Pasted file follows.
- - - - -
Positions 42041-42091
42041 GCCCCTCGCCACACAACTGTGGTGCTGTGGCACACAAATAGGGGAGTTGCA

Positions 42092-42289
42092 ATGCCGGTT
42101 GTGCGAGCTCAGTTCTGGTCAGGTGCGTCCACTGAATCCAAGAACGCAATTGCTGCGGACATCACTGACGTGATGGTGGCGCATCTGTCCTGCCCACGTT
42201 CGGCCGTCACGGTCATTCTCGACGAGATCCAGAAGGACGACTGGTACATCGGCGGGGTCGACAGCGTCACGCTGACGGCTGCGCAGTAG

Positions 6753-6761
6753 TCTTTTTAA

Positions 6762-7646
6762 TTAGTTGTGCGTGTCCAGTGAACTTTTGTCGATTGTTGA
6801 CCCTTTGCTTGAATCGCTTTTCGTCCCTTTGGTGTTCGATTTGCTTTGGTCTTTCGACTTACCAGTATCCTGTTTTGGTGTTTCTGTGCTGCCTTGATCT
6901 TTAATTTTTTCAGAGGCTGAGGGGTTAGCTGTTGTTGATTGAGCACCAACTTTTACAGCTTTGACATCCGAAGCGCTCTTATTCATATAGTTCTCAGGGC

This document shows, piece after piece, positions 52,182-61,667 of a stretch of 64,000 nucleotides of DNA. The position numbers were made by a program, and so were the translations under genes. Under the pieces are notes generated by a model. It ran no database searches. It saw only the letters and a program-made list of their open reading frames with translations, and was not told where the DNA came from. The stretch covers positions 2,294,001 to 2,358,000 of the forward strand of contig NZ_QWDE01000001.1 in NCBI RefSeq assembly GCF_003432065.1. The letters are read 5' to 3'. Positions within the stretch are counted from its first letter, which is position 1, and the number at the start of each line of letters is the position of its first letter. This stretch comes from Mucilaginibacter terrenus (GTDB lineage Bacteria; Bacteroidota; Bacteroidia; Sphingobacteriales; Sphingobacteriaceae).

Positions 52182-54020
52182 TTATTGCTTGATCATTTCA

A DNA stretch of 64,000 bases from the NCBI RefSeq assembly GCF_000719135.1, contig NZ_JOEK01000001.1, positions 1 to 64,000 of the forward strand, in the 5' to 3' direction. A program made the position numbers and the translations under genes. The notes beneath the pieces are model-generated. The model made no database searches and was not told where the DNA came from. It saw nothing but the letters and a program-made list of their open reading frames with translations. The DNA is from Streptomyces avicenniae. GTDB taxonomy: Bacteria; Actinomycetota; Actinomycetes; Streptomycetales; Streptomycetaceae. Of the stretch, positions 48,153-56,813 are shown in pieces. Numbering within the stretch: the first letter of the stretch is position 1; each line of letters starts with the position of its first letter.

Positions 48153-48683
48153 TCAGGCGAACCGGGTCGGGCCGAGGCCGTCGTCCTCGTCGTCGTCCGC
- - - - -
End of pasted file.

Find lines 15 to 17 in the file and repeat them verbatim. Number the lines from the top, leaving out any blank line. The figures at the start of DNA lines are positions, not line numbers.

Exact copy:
52182 TTATTGCTTGATCATTTCA

A DNA stretch of 64,000 bases from the NCBI RefSeq assembly GCF_000719135.1, contig NZ_JOEK01000001.1, positions 1 to 64,000 of the forward strand, in the 5' to 3' direction. A program made the position numbers and the translations under genes. The notes beneath the pieces are model-generated. The model made no database searches and was not told where the DNA came from. It saw nothing but the letters and a program-made list of their open reading frames with translations. The DNA is from Streptomyces avicenniae. GTDB taxonomy: Bacteria; Actinomycetota; Actinomycetes; Streptomycetales; Streptomycetaceae. Of the stretch, positions 48,153-56,813 are shown in pieces. Numbering within the stretch: the first letter of the stretch is position 1; each line of letters starts with the position of its first letter.

Positions 48153-48683